When you stand back at look at these two arguments, you realize there is a cyclical condition that narrates the very system itself. Both arguments are about attempting to manipulate the economy in ways that continue the business as usual. Both arguments enable the 1% to maintain the power to control industry and labor, and all political, social, and economic policies and infrastructure. Both arguments defuse the ability for all workers to have a say in, not just the conditions at work, but by extension, all aspects of daily life. As long as we work for the 1%, calling on "more work" essentially allows the 1% to profit from it, and in turn, continues the domination by the employers, their investors, and the state that protects their interests.
There is an alternative, and "Occupy Work" is about simply reframing that message to each other, and changing the conversation. We aren't simply interested in rebooting another bubble of job growth, so that talking heads can jabber on about a drop in unemployment rates. Even if new jobs are created, it doesn't necessarily mean that the conditions at those jobs are good. It doesn't mean that the job itself creates value for all. Do we want more bank tellers? Do we want gas extracting engineers? Do we want clerical workers at the Department of Homeland Security? Do we REALLY want to build new roads to nowhere? The point is, as long as the dialogue about work is defined by the 1% (cuts vs. jobs), it doesn't matter what we want. It only matters what the 1% wants from us.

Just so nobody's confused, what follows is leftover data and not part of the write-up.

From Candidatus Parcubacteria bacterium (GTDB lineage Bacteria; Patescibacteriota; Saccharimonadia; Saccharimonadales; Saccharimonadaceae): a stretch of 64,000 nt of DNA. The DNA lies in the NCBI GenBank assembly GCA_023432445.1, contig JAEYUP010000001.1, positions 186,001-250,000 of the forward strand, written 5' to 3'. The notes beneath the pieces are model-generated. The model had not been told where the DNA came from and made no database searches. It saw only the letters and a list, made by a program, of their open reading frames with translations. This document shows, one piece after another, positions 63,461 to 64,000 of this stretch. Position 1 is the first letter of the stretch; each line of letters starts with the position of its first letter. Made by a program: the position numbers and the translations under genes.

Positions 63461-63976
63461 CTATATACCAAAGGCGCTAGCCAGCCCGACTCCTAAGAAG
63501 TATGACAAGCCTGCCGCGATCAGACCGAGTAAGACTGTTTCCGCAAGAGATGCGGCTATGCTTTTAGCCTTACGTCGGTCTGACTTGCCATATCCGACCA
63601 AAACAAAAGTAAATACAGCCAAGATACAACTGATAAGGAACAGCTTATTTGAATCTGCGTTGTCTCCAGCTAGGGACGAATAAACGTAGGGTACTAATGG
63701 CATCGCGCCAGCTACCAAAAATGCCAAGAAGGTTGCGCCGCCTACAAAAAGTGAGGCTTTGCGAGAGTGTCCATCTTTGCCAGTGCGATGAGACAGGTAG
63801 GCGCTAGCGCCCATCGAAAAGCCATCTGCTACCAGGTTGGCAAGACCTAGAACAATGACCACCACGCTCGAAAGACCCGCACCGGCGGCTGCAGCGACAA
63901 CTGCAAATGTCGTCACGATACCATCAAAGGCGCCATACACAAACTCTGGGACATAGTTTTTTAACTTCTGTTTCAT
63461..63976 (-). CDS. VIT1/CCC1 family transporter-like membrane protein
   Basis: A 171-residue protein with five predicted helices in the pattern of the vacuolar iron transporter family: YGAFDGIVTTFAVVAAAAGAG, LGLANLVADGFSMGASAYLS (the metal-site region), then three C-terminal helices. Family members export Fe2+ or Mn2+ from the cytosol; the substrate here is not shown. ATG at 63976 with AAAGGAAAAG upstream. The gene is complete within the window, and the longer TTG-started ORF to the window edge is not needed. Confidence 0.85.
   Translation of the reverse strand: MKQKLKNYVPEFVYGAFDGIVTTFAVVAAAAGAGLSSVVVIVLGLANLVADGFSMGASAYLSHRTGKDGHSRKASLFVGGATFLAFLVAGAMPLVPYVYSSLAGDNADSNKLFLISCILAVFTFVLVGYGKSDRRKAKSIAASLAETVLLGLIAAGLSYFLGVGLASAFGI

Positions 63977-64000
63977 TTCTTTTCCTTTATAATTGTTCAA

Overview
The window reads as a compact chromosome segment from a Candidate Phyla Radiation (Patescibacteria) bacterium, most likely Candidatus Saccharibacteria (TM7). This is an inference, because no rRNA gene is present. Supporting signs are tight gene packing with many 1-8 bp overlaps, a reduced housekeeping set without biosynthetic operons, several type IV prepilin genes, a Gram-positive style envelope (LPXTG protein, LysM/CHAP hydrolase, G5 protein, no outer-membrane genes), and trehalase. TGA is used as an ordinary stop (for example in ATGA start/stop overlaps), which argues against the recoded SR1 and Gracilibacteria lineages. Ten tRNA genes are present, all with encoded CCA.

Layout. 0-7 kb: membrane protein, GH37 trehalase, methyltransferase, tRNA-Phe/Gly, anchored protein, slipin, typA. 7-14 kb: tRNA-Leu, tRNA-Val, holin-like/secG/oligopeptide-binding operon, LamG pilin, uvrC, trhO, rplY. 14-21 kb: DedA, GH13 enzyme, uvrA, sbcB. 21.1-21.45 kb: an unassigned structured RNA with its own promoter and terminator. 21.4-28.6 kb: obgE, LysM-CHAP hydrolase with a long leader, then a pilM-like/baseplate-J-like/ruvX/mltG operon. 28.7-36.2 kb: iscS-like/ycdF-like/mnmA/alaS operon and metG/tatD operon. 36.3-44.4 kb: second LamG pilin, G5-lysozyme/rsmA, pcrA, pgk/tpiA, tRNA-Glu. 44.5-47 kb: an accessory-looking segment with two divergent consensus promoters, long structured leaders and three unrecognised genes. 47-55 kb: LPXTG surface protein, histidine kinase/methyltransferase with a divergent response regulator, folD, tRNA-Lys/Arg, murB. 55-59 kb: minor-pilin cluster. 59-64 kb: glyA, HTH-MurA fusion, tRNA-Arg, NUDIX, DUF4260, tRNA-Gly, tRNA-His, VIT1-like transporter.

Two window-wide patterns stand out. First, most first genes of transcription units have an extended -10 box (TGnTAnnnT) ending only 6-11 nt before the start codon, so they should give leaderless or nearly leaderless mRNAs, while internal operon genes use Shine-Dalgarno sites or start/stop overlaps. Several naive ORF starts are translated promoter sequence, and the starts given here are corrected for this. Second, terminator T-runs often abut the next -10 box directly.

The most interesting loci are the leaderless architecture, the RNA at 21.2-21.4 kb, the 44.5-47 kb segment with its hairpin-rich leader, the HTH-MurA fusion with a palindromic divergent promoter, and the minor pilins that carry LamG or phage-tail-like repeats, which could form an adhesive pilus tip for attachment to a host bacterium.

"Occupy Work" means working people declaring intentions about what kind of society we want to produce, how we do it, for whom, by whom, how long, and for what reasons. It also means improving the conditions of life to relieve the force of debt, bills, rent, interest rates, cost of living, and increasing the access to the resources that enable us to live the lives we want to. By doing so, it frees up the anxiety about work itself, and lets us self manage as a class - it enables us to build our collective power as working people.
Yes, we will join the chorus of more jobs, because being unemployed is disempowering while living in this economic system. However, as we address the conditions of life beyond work in order to make space to allow us to redefine work itself, the Occupy movement has an opportunity to make different kinds of demands and goals. Maybe we want less work, less hours, more time to spend with family, whole years off to explore the world. Maybe we don't want to make plastic doo-hickeys, or earth-killing chemicals, or tanks for war. Maybe we want to be able to learn new skills, create new projects, or teach each other ways to not have to rely on those extra hours at the job in order to cover the rent or pay off that loan. Maybe some of us want to work slower, while others want to work more efficiently. If we remove the precarity of the pending loss of basic resources, our decisions about how we define the changes in work life will be in our own hands, and not decisions that we struggle with in reaction to the power of the 1%. The bottom line is that we don't get to make any of these decisions until we organize to make these changes at work and beyond.